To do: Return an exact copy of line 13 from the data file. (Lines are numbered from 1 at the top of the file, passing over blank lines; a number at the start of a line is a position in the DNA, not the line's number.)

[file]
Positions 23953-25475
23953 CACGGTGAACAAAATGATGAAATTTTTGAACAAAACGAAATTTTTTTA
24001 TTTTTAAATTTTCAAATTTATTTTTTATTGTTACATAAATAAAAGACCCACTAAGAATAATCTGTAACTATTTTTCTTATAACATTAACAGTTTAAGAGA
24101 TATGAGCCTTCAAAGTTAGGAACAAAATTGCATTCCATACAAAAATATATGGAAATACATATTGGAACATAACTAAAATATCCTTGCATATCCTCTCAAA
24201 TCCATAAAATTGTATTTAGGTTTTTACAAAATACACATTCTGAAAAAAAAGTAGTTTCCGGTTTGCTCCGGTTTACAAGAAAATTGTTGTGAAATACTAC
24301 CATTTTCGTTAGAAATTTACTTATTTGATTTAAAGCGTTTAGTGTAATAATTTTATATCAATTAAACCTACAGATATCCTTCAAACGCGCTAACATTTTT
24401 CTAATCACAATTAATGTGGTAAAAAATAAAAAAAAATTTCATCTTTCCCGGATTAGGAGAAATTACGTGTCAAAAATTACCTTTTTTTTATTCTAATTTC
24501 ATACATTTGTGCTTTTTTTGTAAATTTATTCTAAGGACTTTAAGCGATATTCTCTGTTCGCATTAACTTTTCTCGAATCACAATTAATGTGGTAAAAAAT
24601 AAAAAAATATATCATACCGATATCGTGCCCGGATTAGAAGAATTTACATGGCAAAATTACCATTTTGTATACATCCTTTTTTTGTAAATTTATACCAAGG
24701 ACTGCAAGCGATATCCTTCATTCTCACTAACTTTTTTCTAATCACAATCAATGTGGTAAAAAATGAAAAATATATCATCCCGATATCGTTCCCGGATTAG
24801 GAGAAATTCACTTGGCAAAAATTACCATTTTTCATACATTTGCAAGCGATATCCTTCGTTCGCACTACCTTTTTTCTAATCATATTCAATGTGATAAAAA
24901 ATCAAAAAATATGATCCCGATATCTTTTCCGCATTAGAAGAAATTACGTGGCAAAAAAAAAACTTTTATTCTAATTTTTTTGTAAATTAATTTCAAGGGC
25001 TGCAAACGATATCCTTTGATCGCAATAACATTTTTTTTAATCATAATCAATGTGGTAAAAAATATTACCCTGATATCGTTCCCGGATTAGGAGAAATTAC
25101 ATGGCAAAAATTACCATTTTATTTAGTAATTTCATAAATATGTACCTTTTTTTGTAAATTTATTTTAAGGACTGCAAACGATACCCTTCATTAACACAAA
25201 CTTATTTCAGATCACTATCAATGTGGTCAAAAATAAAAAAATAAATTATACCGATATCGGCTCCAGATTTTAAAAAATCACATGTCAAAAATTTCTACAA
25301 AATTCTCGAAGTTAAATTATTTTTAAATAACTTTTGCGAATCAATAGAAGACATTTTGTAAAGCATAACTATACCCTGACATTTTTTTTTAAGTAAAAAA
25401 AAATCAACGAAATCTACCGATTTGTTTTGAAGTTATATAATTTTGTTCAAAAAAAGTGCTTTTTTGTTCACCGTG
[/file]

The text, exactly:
25001 TGCAAACGATATCCTTTGATCGCAATAACATTTTTTTTAATCATAATCAATGTGGTAAAAAATATTACCCTGATATCGTTCCCGGATTAGGAGAAATTAC